We proposed an action classification framework in which discriminative action subvolumes are learned in
a weakly supervised setting, owing to the difficulty of manually labelling massive video
datasets. The learned sub-action models are used to simultaneously classify video clips
and to localise actions in space-time. Each subvolume is cast as a BoF instance in an
MIL framework, which in turn is used to learn its class membership. We demonstrate
quantitatively that the classification performance of our proposed algorithm is comparable
and in some cases superior to the current state-of-the-art on the most challenging
video datasets, whilst additionally estimating space-time localisation information.
The recent trend in action recognition is towards larger datasets, an increasing number of action classes and larger visual vocabularies.
State-of-the-art human action classification in challenging video data is currently based on a bag-of-visual-words pipeline in which space-time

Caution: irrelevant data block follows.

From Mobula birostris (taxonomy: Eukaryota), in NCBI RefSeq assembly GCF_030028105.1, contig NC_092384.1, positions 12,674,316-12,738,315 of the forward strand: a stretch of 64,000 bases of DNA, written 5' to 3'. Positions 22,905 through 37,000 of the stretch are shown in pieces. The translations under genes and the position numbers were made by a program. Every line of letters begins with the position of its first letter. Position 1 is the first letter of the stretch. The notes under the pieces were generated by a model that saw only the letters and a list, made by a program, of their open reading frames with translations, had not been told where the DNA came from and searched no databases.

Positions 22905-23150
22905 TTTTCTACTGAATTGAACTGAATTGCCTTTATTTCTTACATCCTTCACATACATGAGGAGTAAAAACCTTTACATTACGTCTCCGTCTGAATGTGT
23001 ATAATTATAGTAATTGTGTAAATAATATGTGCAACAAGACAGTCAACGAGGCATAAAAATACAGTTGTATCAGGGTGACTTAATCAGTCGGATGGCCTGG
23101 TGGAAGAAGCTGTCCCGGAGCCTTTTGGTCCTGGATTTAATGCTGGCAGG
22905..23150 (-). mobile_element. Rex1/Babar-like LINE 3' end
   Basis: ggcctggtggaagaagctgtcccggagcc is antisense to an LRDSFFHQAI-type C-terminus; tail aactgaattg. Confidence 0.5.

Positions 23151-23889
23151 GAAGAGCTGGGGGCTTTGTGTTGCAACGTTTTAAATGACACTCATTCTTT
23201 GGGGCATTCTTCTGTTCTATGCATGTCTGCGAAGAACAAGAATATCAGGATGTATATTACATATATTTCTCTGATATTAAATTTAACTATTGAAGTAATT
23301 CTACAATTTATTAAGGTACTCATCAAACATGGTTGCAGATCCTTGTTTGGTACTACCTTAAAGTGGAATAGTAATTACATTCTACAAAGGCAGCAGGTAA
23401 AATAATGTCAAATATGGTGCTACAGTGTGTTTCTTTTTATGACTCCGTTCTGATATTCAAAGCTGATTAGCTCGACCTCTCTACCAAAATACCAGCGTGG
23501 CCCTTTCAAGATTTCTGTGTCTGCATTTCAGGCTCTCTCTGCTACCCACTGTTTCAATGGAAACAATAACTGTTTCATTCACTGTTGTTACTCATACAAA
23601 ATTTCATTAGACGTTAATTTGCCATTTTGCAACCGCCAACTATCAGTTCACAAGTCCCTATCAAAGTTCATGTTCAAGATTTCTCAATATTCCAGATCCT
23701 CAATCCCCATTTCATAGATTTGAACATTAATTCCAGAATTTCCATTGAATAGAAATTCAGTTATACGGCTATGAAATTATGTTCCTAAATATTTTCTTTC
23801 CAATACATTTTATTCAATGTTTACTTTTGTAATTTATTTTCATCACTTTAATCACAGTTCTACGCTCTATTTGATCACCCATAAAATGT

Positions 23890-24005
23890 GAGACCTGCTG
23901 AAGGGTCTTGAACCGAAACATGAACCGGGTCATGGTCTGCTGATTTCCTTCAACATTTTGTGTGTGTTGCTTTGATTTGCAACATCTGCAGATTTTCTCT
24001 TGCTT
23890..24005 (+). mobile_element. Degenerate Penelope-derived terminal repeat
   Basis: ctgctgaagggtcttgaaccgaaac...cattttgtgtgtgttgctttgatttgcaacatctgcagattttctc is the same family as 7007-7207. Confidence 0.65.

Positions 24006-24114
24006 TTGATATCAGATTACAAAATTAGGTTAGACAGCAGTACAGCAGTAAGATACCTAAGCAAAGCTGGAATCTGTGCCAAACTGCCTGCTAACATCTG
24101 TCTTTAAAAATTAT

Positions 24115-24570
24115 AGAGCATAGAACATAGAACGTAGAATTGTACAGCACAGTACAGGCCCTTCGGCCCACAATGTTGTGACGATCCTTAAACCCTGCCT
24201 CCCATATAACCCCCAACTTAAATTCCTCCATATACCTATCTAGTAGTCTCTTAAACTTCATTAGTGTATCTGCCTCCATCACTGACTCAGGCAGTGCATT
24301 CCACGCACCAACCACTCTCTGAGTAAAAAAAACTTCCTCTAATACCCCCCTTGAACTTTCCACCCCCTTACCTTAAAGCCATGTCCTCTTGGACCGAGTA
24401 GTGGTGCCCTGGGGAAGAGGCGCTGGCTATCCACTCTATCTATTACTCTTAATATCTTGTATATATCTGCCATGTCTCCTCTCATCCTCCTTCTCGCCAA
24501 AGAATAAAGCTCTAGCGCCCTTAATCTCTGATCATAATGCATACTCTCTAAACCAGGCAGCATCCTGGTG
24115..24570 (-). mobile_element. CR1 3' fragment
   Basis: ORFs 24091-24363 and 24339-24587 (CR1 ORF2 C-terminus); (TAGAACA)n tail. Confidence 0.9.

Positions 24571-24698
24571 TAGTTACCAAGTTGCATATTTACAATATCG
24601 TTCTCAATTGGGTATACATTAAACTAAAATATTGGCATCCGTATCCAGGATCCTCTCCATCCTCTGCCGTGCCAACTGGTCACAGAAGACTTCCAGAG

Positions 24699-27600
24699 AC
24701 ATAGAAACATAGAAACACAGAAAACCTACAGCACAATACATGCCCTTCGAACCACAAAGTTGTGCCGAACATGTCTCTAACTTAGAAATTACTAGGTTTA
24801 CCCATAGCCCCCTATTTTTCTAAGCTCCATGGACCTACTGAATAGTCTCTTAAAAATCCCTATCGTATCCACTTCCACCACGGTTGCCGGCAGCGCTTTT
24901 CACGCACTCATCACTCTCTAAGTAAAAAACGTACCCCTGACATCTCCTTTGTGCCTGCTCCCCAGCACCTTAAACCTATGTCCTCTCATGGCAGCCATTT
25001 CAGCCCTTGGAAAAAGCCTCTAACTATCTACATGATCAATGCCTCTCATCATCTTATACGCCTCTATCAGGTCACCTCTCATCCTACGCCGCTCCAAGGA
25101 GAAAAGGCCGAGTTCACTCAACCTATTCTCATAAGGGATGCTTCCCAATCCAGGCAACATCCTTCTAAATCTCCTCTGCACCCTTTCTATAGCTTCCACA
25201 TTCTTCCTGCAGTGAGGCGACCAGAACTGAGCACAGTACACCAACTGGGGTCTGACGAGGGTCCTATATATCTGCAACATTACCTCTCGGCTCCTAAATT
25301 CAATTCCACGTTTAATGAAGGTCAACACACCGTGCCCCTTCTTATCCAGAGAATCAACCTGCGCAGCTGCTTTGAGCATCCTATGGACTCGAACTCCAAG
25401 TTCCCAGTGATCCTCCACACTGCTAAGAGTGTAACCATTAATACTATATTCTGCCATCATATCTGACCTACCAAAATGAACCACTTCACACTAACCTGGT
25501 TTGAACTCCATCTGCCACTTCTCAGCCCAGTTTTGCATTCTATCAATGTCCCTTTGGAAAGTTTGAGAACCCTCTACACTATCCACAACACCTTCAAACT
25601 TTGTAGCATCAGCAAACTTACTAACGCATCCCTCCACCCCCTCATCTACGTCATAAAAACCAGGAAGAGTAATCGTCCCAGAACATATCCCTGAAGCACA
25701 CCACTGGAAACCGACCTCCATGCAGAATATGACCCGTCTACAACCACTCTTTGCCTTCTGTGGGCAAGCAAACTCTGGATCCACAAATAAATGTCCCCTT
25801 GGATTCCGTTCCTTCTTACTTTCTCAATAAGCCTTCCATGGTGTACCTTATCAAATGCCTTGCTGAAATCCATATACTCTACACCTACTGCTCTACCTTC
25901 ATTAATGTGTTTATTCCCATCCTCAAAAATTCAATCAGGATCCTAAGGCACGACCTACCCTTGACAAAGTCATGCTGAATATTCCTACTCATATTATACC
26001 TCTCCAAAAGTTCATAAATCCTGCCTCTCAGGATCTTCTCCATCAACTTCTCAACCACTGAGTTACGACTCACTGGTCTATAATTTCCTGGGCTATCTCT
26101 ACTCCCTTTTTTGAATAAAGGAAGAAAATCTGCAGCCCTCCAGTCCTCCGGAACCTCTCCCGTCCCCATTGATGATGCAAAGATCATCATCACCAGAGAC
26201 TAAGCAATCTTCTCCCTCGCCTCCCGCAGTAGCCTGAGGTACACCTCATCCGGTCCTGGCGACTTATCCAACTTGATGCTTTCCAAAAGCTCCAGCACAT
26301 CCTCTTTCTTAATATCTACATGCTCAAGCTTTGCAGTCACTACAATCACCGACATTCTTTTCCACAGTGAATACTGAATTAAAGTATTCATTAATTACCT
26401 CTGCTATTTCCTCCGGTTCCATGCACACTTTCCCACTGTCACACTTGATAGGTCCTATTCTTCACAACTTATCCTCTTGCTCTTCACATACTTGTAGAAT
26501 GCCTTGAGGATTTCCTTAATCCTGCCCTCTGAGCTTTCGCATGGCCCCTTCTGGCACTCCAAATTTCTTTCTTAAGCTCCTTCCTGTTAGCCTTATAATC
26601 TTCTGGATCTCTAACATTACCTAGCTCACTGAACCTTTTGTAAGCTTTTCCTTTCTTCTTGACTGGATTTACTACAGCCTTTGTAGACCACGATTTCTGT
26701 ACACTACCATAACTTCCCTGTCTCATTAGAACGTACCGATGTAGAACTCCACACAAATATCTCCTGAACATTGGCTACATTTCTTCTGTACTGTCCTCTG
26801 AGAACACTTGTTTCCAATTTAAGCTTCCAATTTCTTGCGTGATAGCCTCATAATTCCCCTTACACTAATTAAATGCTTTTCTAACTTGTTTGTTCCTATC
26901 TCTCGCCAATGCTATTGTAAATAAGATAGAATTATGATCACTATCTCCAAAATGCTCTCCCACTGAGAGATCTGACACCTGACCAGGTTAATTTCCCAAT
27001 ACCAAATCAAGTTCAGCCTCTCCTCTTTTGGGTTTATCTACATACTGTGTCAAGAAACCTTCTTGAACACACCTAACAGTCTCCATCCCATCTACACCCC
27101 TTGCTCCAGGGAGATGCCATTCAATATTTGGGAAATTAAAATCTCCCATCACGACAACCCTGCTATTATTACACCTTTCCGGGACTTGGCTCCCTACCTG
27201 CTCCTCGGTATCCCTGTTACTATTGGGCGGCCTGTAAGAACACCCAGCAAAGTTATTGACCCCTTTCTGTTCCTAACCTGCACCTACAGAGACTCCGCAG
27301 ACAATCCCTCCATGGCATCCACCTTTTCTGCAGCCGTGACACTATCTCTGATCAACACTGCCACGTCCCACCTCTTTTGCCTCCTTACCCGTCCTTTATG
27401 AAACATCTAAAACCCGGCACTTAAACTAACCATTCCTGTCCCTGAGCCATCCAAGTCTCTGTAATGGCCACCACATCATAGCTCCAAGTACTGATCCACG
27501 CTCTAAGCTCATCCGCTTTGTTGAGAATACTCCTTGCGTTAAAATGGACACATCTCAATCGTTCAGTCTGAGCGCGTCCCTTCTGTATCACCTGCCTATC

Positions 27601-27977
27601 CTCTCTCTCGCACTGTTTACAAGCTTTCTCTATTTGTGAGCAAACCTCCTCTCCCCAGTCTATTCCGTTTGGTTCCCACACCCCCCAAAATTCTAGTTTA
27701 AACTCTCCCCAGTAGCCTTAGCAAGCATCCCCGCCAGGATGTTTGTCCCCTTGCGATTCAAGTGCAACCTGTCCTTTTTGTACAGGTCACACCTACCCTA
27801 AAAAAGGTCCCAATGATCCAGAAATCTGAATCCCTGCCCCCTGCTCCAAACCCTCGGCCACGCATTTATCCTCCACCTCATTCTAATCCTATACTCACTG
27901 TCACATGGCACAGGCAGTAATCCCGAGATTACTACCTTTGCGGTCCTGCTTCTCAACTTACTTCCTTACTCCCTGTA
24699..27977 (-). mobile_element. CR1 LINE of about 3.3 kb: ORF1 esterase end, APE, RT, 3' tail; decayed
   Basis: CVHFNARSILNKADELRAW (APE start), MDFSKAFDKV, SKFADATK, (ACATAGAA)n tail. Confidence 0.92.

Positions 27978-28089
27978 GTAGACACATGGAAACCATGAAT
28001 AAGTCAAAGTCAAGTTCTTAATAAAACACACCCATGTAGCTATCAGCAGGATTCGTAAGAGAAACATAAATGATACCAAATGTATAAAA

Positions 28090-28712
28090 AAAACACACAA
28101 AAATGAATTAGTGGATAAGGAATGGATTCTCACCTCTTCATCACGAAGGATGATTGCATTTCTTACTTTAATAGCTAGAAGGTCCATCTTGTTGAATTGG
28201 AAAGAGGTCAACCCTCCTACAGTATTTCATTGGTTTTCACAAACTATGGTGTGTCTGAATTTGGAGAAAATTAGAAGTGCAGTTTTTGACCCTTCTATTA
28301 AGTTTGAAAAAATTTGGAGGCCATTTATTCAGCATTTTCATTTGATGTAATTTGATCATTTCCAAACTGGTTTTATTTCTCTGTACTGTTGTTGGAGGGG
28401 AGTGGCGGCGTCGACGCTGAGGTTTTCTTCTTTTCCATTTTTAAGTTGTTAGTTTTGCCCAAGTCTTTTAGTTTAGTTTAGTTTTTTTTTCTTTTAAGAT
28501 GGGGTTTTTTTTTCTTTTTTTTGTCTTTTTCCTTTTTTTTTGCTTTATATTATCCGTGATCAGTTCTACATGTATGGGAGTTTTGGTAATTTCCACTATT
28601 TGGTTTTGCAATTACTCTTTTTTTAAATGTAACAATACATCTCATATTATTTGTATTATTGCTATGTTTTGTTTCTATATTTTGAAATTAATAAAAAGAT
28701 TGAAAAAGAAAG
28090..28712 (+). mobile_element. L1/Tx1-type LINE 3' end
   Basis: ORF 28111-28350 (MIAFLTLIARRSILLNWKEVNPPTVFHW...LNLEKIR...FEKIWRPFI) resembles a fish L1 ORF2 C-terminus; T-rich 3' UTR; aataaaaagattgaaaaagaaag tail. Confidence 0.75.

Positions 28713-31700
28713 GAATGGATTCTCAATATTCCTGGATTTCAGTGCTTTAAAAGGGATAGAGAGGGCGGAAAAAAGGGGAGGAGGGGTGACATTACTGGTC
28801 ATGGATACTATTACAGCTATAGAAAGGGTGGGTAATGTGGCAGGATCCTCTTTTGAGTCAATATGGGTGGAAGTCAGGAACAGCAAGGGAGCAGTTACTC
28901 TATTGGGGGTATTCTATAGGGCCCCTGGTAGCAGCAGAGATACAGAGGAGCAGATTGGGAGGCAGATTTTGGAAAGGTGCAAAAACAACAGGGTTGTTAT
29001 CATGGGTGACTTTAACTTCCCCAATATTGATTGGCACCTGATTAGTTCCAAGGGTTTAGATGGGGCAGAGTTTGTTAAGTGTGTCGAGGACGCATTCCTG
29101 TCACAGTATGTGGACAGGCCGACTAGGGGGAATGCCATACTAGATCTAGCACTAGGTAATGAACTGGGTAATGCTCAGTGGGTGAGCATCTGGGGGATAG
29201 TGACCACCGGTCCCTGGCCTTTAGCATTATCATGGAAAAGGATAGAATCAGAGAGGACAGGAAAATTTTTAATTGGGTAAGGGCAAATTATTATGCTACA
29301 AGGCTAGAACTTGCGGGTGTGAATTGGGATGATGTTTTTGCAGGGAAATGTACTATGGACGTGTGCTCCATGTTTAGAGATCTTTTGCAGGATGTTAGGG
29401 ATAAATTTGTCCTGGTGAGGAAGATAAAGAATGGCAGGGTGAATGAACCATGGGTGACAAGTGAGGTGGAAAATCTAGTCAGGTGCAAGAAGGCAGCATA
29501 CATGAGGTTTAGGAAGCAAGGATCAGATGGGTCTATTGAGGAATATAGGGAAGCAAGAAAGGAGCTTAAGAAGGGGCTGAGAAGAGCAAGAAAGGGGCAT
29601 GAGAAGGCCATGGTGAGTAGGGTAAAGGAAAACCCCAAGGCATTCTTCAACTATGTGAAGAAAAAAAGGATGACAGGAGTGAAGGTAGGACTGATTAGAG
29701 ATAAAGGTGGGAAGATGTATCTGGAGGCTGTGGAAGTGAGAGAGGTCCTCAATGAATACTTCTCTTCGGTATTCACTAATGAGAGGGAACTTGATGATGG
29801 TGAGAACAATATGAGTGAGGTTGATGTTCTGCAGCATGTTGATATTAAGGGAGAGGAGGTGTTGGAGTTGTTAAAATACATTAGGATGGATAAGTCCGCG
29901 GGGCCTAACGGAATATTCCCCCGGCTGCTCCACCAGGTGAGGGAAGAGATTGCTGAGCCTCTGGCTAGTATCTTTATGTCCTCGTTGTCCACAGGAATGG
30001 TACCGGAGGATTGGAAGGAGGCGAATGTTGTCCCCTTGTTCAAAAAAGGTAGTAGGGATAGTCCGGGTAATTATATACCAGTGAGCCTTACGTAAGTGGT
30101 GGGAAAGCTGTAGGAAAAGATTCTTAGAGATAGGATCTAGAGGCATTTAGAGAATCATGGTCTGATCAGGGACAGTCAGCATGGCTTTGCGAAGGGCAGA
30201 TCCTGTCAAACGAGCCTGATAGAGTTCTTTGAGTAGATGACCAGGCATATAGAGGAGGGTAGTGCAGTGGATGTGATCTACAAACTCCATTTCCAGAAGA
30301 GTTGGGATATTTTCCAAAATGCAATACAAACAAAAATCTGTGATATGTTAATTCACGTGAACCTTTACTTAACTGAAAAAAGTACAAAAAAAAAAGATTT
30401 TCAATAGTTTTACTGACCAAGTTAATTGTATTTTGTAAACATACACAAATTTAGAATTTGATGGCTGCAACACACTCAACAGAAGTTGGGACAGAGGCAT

features are aggregated globally to form a histogram. The strategies chosen to sample features and construct a visual vocabulary are critical to
performance, in fact often dominating performance. In this work we provide a critical evaluation of various approaches to building a vocabulary
and show that good practises do have a significant impact. By subsampling and partitioning features strategically, we are able to achieve
state-of-the-art results on 5 major action recognition datasets using relatively small visual vocabularies.
We devised an action classification framework in which actions are modelled by discriminative
subvolumes, learned using weakly supervised training. The learned action models are used to simultaneously
classify video clips and to localise actions by aggregating the subvolume scores to form a dense space-time
saliency map. Each subvolume gives rise to a bag-of-features (BoF) instance in a multiple-instance-learning
framework. We show that by using general video subvolumes we are able to achieve better performance than
the state-of-the-art BoF baseline, whilst being able to localise space-time actions even in the most challenging